The skaters competed for longest ollie, highest ollie, old-school high jump, best trick and in a game of S-K-A-T-E -- the skaters' version of basketball's H-O-R-S-E.
The skaters also were scored for a 60-second free skate, but 15-year-old Nick Shadle wasn't pleased with his first run.
"Normally, the 60 seconds is my best (event)," said Nick, of Chambersburg. "I just didn't do as good as I should have. When I was practicing, I was doing everything on the first try."
Nick has been skating since the second grade and that experience made him the best in the tournament Saturday, according to some of the skaters.
Rondu is relatively new to skating -- he started 1 1/2 years ago -- and still is trying to master some of the tricks. Still, he said his strength is the game of S-K-A-T-E.
"I have a lot of tricks that I can pull off," he said.
The skaters that showed up showed off, but the turnout was not as high as event coordinator Jeff Shupp hoped.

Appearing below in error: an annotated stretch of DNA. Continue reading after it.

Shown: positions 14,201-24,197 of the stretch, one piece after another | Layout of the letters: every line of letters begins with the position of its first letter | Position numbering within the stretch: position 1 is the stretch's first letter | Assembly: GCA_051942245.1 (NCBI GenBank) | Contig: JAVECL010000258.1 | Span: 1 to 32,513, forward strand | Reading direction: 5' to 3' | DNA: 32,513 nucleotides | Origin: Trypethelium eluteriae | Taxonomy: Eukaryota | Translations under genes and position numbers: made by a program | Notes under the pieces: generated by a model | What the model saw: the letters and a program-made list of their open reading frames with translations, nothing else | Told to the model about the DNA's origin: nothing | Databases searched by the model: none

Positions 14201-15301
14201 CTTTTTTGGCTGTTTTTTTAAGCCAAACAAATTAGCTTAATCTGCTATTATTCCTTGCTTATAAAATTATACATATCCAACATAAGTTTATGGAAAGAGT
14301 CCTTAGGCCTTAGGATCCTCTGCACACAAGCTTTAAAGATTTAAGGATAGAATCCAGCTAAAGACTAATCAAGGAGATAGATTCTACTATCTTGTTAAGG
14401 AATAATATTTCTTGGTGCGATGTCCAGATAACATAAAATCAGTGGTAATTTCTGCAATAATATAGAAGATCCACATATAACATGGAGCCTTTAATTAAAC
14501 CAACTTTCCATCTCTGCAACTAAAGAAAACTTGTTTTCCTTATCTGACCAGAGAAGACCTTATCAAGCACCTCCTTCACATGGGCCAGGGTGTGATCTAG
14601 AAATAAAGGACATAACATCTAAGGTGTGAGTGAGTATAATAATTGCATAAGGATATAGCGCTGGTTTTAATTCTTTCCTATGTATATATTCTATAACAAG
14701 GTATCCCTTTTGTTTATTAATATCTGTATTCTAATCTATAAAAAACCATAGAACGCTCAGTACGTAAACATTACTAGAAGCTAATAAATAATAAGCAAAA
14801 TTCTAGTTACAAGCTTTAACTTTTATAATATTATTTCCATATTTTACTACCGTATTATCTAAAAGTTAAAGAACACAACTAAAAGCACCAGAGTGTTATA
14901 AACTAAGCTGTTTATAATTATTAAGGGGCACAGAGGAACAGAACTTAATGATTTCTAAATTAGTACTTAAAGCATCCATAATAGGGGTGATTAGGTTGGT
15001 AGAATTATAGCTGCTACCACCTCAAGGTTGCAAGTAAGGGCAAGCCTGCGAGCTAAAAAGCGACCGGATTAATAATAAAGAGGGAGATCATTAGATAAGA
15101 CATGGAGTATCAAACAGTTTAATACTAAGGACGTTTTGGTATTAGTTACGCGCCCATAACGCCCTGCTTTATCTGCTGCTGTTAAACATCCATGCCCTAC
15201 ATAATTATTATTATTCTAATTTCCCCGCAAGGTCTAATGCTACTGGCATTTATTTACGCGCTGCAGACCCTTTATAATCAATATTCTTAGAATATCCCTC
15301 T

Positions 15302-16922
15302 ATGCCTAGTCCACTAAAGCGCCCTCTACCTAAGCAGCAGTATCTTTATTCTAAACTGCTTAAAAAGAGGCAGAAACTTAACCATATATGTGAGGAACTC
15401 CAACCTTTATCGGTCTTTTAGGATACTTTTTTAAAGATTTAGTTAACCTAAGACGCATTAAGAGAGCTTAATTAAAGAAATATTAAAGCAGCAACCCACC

"We advertised the heck out of this thing," Shupp said. "I don't know what went wrong."
Numbers also were small at last weekend's skate competition at Cluggy's Amusement Center. Shupp said only about five showed, forcing the event to be postponed.
Last month, only a handful of skaters showed up for a skateboarding "free-for-all" at Memorial Park.
"Competitionwise, it's been dying, but skating is up," Shupp said. "The helmet is a big thing. Skaters don't want to have to wear helmets. But you have a chance to win a deck here today, so why not put a helmet on?"
A board deck was the top prize in each event category, but a helmet was mandatory. One skater initially refused to wear a helmet for his 60-second skate and was nearly refunded the $5 entry fee. Moments later, he agreed.
"See what I mean?" Shupp said.
Saturday was the first official skateboarding tournament at the Memorial Park skate park, which is in its third year.